Crunk and disorderly: Lil Bo (from left), Lil Jon and Big 
    Sam are Lil Jon & the East Side Boyz.
Crunk and disorderly: Lil Bo (from left), Lil Jon and Big Sam are Lil Jon & the East Side Boyz.

Crunked Up

Jonathan Smith, aka Lil Jon, can recognize an opportunity when he sees one.

Consider his reaction to a routine by skit-master Dave Chappelle, whose self-named program, Chappelle's Show, has become a breakout hit on Comedy Central. During one episode, Chappelle portrayed Lil Jon as a de facto lunatic whose vocabulary pretty much consists of three verbal ejaculations: "WHUUUUUT?" "YEEEAAAHHH!" and "OKAAAAAY!" Some performers might have been offended by such a characterization, but not Lil Jon. He happily embraced the persona during an MTV appearance, and even lampooned himself on a subsequent edition of Chappelle's Show, imitating the host imitating him.

"We were going back and forth -- 'WHUUUUUT?' 'YEEEAAAHHH!' ';OKAAAAAY!' -- and then Oprah called on the three-way to tell Dave Chappelle's Lil Jon she was pregnant," recalls Lil Jon, who turns out to be completely comfortable with polysyllables. "It was hilarious. I loved it."

He's not exaggerating his enthusiasm. In lieu of a regular voice-mail message, Lil Jon's cell phone greets callers with a snippet of Chappelle -- an indication of his gratitude to the comic. Along with Usher, who teams with him on the appropriately titled "Yeah!" -- a song that's arguably 2004's biggest blockbuster -- Lil Jon credits Chappelle with making him safe for the mainstream.

"If you look at me, you might think I'm just some crazy black guy," he acknowledges. "But that made people think of me differently. You know what I'm saying? Him and Usher made me less offensive to suburban America. Not so abrasive."

It helps that the music Lil Jon makes with Big Sam and Lil Bo, collectively known as the East Side Boyz, matches up with his amusingly bizarro reputation. Kings of Crunk, his 2002 release, earned mostly mediocre reviews from publications beyond the hip-hop underground, with plenty of analysts dismissing it as relentlessly over the top. They were right in a way -- but what such clueless scribes didn't realize is that the extreme lunacy of Kings cuts like "Get Low" and "I Don't Give a Fuck" is precisely what makes them so much fun.

"There's no other form of hip-hop that has as much energy as crunk music does," Lil Jon says. "It's not designed for the lyrics. It's designed to make you get to a state of mind where you're about to go insane -- but just before you go insane. That's why the records that I've been doing lately have been so successful. So I don't care what the critics think about me as long as the people out there, my fans, like it."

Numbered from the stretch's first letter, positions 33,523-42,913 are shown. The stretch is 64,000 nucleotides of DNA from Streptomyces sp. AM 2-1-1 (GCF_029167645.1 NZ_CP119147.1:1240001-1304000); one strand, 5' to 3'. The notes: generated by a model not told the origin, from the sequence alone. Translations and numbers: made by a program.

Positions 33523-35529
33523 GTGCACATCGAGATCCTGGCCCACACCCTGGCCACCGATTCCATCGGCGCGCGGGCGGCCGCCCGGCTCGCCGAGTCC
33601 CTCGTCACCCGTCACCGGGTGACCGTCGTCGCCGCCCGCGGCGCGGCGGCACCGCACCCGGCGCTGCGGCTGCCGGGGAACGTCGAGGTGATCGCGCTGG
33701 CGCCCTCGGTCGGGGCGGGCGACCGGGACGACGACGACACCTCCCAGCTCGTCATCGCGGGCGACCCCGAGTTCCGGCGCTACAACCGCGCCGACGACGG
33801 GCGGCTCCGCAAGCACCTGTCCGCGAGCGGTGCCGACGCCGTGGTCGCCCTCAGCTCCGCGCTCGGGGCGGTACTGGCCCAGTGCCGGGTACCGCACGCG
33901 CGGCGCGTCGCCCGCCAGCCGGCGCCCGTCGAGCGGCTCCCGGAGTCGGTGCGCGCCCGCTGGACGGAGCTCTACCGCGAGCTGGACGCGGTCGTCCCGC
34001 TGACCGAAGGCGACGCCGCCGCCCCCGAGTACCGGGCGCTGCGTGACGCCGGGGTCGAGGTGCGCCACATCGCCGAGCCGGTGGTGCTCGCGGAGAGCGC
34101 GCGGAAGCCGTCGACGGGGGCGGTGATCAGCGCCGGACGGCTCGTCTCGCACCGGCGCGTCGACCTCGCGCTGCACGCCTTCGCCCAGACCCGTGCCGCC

Lil Jon's background doesn't read like a typical street story. He and his four siblings grew up in a nice Atlanta neighborhood (his father's an engineer, his mother's in the Army Reserves), and his grades were good enough to get him into a magnet school. He seemed destined for a career in computers when hip-hop caught his fancy -- particularly the kind that was more geared toward motorizing booties than tickling brains. The word "crunk" had not yet come into common usage back then, but Lil Jon says the term accurately describes what was happening.

"Crunk is not just a style; it's a way of life," he declares. "That's how people live in the South. People live to go to the club on the weekend, get rowdy, wild out, get crunk. And we've been getting crunk in the South forever. We were getting crunk to 2 Live Crew back in the day. I mean, we were getting crunk to Eric B. and Rakim."

Before long, Lil Jon became a DJ, and after winning a residency at a club called the Phoenix, he came to the attention of Jermaine Dupri, a performer and producer who'd recently formed his own label, dubbed So So Def. Dupri asked him to perform A&R functions for the company, and as Lil Jon scoured the area for talent, he was naturally drawn to acts specializing in the party-oriented jams that caused crowds at the Phoenix to freak. In 1996, he assembled the best of what he discovered on So So Def Bass All-Stars, a thoroughly enjoyable compilation that was crunk before crunk was cool. The collection sold well enough to inspire two sequels, issued in 1997 and 1998.

Although the third All-Stars volume features a number credited to the Ying Yang Twins, who turn up on "Get Low," Lil Jon was unable to launch other spotlighted artists to bona fide stardom. The reasons had a lot to do with the corporate structure under which So So Def operated.

"We were doing bass music, and the parent company, Columbia, didn't understand what bass music was," he maintains. "But that's normal major-label stuff. You know, major labels don't get it sometimes. The people there go by the industry-standard way of doing stuff. Myself, I don't give a fuck about the industry standard. I'd be like, 'Damn, this major label, they don't know what the fuck they're doing.'"